…Celebrating Wole Soyinka’s 88th birthday anniversary
Speakers in the advocacy session of the 2022 edition of the annual Wole Soyinka International Cultural Exchange, WSICE, holding virtually on July 13, have been unveiled by the organiser. The WSICE 2022 programme will feature three core events: July 12 pre-event activities, July 13 Advocacy Forum & Culture House Reception & Students Essay Writing & Youths Essay Writing and screening of three films
BASED on the theme ‘Citizenship & Nation Building… The case for Rights, Freedom & Justice, speakers will discuss the essential ingredients towards effective mobilisation of the citizens for nation building. The theme, explained the Executive Producer of the WSICE project, Dr. Teju Kareem, is to capture the main issues of preoccupation in the socio-political situation of Nigeria in the global space.
The advocacy session will be prefaced by Prof. Segun Ojewuyi, the Dean of College of Arts & Media, Southern Illinois University (SIU), Carbondale, Illinois U.S., and co-Executive Producer of WSICE.
The lead speaker is the famous lawyer-political and human rights activist, Dele Farotimi, who is renowned for his consistent critique of the prevalent political system in Nigeria, as well as the activities of the political elites via his writings and diverse broadcast mediums. Easily remembered for his pro-bono legal service and material support for the victims of #EndSARS shooting at the Lekki Tollgate, Farotimi is also a regular columnist and writer via his well-subscribed website www.delefarotimi.com, as well as his plethora of commentary on national affairs on major television and radio stations and social media platforms. He is the author of two best-selling political treatise: Do Not Die in their War (2016) and Imperative of the Nigerian Revolution (2019)
Other speakers are the actor-social activist, Bimbo Manuel; the social worker and woman rights activist, Ier Jonathan and the broadcaster-rights activist, Ireti Bakare.
To emphasise the involvement of the youths, which is one of the cardinal objectives of the project, two youth activists have been included in the line-up; and these are Adamu Garko, a writer-teenage activist, who won the annual WSICE essay competition in 2014 and Okere Chukwuma Christian, a 2015 participant of Wole Soyinka international essay competition.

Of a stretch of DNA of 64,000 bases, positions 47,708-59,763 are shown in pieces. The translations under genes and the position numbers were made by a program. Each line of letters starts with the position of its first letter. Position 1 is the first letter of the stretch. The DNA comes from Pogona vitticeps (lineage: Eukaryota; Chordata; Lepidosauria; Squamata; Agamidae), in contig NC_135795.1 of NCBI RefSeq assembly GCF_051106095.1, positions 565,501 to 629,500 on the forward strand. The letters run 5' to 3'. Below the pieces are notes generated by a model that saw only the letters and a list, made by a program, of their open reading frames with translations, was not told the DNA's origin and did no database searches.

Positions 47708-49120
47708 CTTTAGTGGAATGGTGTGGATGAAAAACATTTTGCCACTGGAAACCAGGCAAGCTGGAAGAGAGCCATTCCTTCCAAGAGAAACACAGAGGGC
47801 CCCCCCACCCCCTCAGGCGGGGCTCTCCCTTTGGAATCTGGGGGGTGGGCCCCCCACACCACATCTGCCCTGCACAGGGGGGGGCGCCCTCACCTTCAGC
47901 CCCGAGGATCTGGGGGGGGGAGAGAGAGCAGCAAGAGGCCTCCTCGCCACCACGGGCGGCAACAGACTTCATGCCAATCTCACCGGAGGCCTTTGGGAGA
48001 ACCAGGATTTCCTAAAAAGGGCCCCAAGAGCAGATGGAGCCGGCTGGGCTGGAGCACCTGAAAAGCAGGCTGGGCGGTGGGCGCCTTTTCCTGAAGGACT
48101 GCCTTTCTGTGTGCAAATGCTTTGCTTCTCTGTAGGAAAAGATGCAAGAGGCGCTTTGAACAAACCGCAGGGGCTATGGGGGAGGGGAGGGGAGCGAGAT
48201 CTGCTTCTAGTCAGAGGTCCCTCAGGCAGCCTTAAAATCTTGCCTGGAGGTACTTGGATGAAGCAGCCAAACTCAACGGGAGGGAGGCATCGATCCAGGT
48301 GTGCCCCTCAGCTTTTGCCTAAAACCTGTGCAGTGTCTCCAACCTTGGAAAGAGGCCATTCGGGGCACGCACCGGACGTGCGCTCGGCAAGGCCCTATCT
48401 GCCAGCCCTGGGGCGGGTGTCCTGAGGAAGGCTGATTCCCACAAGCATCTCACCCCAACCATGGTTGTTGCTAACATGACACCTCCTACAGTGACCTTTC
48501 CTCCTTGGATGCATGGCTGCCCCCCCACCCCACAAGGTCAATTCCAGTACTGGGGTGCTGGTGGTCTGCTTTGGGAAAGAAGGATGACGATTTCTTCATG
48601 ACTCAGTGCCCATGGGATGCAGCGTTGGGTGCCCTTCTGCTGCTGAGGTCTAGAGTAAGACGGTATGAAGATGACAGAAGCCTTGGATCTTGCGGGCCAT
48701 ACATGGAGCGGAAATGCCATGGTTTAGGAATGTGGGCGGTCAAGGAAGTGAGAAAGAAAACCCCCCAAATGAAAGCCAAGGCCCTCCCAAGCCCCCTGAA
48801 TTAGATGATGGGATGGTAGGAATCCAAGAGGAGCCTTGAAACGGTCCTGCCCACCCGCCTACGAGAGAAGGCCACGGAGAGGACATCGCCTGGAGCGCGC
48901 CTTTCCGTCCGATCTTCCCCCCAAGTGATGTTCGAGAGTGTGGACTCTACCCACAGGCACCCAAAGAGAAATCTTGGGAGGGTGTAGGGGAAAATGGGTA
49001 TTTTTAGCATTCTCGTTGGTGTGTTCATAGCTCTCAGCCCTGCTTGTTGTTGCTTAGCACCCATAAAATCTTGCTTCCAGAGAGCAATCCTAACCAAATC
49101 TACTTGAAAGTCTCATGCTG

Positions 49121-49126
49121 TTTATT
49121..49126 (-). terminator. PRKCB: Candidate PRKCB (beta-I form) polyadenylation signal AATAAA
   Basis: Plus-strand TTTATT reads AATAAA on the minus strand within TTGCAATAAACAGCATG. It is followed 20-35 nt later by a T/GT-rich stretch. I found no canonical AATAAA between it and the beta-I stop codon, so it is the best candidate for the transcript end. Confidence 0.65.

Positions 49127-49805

Goodwill messages are expected to be delivered by a professor of English Literature at the University of Abuja, Razinat Muhammed, a professor of Speech, Language, and Hearing Sciences and Director of the Chinese Studies Institute at San Diego State University, U.S., Lilly Cheng, the Managing Director of Tanus Communications and a close associate of Prof. Wole Soyinka, Yemi Ogunbiyi (PhD), and associate professor and chair of the department of Conflict Resolution, Human Security, and Global Governance, and Executive Director of the Center for Peace, Democracy, and Development at the University of Massachusetts, Boston, Darren Kew.
The session will be moderated by a performance poet and youth activist, who is currently a student of Lagos State University (LASU) and a past host of the Youth Advocacy session of the programme, Victory Ashaka.
WS88: Celebrating the Icon:
The edition, as is traditional since inception, is to celebrate the 88th birthday anniversary (July 13) of Wole Soyinka, the “Global Humanist”, who through “his exemplary life choices and over six decades of illustrious careers of writings, activism and agency of numerous and varied interventions in global affairs, has helped to shape the cause and course of our collective humanity,” stated Kareem, Chief Executive of Zmirage Multimedia company, the main corporate promoter of the project.